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TCC says gaming would improve with new county

Jenifer Ragland

It’s no secret that the gaming industry at Lake Tahoe is in serious trouble.

Within the last few years it is estimated that net wins at South Shore casinos have taken a hit somewhere in the area of $30 million.

On Tuesday, state gaming analysts reported a 17-percent decline in gaming numbers for the second month in a row this year – making Lake Tahoe the only area in Nevada that did not see an increase.

Last year, head counts at gaming properties here fell 8.6 percent, from 6.5 million in 1995 to 5.3 million in 1996.

With an economy that depends almost entirely on tourism, this is not a problem that can be ignored.

What is the solution? According to the Tahoe Citizens Committee, it’s a new county within the Lake Tahoe Basin.

“The challenges are very clear that we need to undertake steps that would bring back gaming revenue and drive some growth in occupancy,” said Steve Teshara, director of the Lake Tahoe Gaming Alliance and member of the TCC executive board. “Part of that is taking more efficient advantage of the resources we have already, and any new resources we can get.”

But how will a declining industry support a new county?

It’s a gamble.

Tahoe County supporters are hoping that creating a more responsive local government will in turn create a stronger economy, but there are no guarantees.

“The new county will focus on turning the tourism business around, and activities that have focus have a higher likelihood of succeeding,” said Michael Jabara, TCC chairman. “Tahoe is just too important to its residents and the state of Nevada not to have the right kind of focus on economic, environmental and quality-of-life issues.”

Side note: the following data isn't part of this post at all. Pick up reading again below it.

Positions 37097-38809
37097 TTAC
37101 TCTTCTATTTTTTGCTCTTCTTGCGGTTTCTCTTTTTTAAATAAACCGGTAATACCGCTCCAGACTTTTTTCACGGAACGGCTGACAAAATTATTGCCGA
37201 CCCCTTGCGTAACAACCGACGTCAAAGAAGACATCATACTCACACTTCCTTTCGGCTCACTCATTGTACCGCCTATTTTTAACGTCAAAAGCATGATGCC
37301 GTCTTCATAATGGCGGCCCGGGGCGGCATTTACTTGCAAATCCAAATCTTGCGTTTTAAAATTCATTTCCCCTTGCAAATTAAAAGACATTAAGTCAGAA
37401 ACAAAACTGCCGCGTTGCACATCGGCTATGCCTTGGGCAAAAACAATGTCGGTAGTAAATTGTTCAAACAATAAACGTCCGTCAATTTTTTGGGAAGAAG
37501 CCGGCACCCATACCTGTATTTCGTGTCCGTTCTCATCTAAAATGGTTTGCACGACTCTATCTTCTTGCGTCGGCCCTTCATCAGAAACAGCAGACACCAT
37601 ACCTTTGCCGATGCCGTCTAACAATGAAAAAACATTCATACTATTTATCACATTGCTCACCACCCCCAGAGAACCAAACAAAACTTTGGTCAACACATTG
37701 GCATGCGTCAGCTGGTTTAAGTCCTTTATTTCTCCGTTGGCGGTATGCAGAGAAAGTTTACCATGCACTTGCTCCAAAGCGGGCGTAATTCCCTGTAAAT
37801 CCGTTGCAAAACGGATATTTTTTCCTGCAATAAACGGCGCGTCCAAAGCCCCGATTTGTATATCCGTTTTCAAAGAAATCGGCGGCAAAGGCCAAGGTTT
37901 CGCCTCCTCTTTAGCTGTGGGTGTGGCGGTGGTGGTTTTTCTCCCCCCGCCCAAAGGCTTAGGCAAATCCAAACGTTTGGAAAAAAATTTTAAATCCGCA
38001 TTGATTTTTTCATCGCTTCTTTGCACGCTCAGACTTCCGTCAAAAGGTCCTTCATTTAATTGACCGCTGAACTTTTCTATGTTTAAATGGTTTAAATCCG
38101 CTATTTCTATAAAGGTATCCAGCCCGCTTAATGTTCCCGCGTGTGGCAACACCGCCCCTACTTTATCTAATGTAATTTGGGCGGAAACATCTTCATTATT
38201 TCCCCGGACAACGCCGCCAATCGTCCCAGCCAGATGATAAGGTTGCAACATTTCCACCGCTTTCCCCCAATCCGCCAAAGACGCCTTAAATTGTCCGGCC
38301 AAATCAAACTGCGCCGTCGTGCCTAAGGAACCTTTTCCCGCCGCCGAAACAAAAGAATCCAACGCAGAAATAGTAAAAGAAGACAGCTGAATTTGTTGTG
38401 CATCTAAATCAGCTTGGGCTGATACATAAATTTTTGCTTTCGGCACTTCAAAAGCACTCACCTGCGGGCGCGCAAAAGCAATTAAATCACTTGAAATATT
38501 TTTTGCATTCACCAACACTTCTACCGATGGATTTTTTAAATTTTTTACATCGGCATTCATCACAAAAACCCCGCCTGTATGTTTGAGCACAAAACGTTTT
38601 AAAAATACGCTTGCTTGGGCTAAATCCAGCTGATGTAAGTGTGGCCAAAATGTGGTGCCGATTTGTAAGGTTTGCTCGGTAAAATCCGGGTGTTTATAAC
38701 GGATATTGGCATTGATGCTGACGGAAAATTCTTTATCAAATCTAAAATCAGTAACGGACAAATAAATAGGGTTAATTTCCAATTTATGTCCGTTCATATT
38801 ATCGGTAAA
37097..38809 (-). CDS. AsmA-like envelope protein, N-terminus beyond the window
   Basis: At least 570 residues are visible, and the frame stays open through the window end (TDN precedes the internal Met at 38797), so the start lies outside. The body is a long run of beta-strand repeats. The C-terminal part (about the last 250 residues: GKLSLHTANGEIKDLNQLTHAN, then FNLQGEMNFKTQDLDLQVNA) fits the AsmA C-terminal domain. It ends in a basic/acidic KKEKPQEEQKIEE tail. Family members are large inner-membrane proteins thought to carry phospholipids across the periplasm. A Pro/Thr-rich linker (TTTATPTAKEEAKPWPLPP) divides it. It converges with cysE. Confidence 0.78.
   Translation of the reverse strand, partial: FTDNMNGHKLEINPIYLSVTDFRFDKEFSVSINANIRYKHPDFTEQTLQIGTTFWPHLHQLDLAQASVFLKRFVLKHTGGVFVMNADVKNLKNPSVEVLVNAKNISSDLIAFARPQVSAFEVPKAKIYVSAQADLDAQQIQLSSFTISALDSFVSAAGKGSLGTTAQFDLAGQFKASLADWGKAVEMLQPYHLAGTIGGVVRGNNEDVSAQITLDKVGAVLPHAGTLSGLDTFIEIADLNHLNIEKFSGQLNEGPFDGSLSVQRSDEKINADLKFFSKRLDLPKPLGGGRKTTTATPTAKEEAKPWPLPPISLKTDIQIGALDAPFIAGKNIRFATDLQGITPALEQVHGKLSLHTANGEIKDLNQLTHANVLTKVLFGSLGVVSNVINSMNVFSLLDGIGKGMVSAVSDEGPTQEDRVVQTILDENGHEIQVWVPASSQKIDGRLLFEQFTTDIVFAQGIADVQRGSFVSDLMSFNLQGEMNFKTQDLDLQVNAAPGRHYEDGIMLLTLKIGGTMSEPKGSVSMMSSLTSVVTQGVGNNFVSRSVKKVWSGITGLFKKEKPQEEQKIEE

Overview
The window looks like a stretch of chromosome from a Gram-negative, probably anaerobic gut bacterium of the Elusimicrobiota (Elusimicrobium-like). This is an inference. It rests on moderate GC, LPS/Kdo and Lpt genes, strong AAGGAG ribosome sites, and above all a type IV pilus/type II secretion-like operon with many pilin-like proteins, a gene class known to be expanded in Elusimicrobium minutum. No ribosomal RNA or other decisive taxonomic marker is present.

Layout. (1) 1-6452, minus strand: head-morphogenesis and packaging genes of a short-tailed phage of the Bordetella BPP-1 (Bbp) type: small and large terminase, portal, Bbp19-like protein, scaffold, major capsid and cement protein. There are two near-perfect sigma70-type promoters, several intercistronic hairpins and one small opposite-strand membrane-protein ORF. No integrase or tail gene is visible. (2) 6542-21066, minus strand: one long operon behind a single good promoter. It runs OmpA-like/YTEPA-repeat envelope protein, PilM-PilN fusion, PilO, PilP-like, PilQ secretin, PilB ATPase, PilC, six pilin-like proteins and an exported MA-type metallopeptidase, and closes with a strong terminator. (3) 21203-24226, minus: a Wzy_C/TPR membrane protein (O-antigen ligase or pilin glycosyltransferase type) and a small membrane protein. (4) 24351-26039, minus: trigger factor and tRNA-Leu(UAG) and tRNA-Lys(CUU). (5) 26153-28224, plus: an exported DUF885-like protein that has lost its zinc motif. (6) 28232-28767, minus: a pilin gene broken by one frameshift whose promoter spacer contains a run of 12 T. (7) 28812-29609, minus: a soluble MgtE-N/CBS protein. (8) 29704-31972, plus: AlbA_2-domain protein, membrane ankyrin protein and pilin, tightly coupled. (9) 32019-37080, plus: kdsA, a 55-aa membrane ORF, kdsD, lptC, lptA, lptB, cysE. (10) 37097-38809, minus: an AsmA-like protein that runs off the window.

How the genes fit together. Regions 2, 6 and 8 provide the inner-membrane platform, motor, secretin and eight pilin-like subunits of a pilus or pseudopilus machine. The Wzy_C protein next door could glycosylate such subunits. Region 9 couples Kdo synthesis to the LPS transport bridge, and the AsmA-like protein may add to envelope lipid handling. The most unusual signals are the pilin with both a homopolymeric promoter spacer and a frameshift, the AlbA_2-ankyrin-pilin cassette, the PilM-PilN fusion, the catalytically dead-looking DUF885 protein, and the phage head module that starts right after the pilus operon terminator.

Teshara said the gaming alliance is working on a change of strategy that will focus on marketing the gaming industry specifically – a joint effort among all South Shore casinos so they are focusing on bringing more people to the area rather than competing with each other.

“They will probably include package promotion, events, joint slot tournaments, and gaming types of events that take place at multiple properties, not just one,” he said.

Teshara believes Tahoe County would be more focused on committing the resources needed to make those things happen than Douglas County has been in the past.

But there is still a feeling of weariness among some people in the basin – particularly on the North Shore – who are afraid of the casino core having too much control.

“I never understood what people are talking about when it comes to that,” Teshara said. “We represent jobs and livelihoods. The notion that somehow seven or eight people in a room are going to dictate the county is just an incorrect notion.”

Still, people are questioning why the top executives of at least two major casinos are so involved in the breakaway movement. Why the LTGA put forth up to $300,000 to help win the battle in the Legislature.

The big question is, “What’s in it for them?”

According to Teshara, what’s in it for the casinos is what’s in it for everyone – economic health.

Gaming directly and indirectly provides many different revenue sources for local government in Nevada, he said.

Tahoe County would receive about $1.3 million in gaming revenue directly, plus sales tax, property tax, and room tax money that inevitably comes with a booming gaming industry.

“I never understood that ‘big bad casino’ mentality,” Teshara said. “Everybody benefits from the presence of these properties and has a stake in their health. To suggest otherwise is not a reflection of reality.”


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